The fires of Black Friday, 1939, burnt 10 times the area of the 1983 Ash Wednesday fires, yet there were few national parks back then. We can, and should, take sensible measures to reduce the risk and severity of bushfires, but it's a case of horses for courses. Controlled burning can reduce fire hazard around towns and urban centres, but may also create a fire timebomb in the bush.

Forests are ecosystems; they respond to whatever you do to them. Their response to regular hazard-reduction burns is for fire-tolerant plants to take over from fire-resistant plants, because they thrive in a regular fire environment. As a result, so-called hazard-reduction burns may, in fact, create a more fireprone landscape.

Advocates of more fuel-reduction burning talk as if it is risk-free. Remember Wilsons Promontory last year, where a fuel-reduction burn got out of control, burnt vast areas of the park and threatened campers? Controlled burning has many risks.

In the past few years, numerous controlled burns have escaped in Victoria, NSW and Tasmania. Premier Steve Bracks is right to say drought conditions can make controlled burns in the lead-up to summer too dangerous, and impossible to control. This is not to say we should never have hazard-reduction burns, but you have to pick the right environment and day.

The 2003 bushfire inquiry noted that the "prescribed-burning debate has been at times ill-informed and peppered with gross exaggerations and the view by some that one size fits all". The inquiry noted that there are only about 10 days a year when conditions are right for prescribed burning.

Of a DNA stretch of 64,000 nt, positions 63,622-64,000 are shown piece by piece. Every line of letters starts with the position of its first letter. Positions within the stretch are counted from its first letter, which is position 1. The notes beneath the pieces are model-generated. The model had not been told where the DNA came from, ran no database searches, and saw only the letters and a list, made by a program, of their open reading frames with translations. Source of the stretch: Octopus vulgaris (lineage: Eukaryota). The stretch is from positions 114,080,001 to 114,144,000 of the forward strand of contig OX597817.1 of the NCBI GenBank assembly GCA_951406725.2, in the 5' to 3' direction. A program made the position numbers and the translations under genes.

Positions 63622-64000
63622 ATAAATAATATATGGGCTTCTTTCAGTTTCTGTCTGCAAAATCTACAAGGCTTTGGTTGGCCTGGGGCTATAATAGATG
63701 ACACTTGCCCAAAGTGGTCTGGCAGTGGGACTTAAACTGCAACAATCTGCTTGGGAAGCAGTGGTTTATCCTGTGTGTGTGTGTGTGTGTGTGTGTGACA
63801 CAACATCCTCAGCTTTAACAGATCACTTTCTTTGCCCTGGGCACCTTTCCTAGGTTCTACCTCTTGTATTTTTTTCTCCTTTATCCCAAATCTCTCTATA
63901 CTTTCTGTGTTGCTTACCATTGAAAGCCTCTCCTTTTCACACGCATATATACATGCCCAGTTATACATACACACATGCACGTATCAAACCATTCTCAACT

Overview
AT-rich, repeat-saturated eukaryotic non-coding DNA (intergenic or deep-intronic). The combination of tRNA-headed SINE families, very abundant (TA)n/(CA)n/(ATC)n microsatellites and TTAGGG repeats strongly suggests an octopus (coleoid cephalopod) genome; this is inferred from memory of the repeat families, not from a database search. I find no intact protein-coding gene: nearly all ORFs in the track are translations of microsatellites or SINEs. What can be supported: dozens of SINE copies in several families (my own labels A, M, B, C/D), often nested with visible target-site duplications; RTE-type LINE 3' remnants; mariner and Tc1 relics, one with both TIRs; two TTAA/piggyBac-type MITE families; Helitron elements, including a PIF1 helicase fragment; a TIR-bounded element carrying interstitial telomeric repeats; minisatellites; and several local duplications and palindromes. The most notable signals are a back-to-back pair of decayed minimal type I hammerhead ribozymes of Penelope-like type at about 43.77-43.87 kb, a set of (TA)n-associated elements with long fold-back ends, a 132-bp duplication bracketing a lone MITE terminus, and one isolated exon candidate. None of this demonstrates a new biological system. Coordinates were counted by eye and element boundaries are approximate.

The oversimplification of this issue by some sectors of the public is dangerous. Bushfires are a complex phenomenon, and no single land-management practice will reduce the extent and frequency of large, intense fires across the entire landscape.

The argument that we should engage in widespread and regular burning of the forest because that's what Aboriginal people did for years is, as the 2003 bushfire inquiry put it, "a highly attractive philosophy".

But the inquiry rightly concluded that unfortunately "we do not know enough about traditional burning in southern Australia to be able to re-create an Aboriginal burning regime".

Since European settlement, the landscape has changed dramatically. Trying to replicate Aboriginal fire practices in southern Australia would unfortunately now be a risky experiment. Instead, the goal must be to produce a fuel-reduction management plan that protects biodiversity and reduces the effects of wildfire for protection of people and assets.

As for the pro-logging interests, their hypocrisy is breathtaking. They say a logging industry is essential to help fight the fires, yet this is the same industry that has contributed to making the forests of south-eastern Australia so fireprone in the first place.

Logging destroys old-growth forests and rainforests, which are less fireprone, and replaces them with young, dense, fireprone regrowth over vast areas.

The Ash Wednesday and Black Friday fires were mostly in managed regrowth forests recovering from logging. The royal commission on the 1939 Black Friday fires concluded that logging had increased the severity and the extent of the fire.

The Canberra suburbs of Duffy and Curtin, which were razed in 2003, were surrounded by pine plantations and grasslands. Pine plantations are managed forests with plenty of roads and easy access, yet these forests created a firestorm.

Logging and regeneration burns create big gaps in the forest, which in turn create a drier, more fireprone environment. Huge amounts of debris are left on the forest floor after logging, adding to the fire hazard.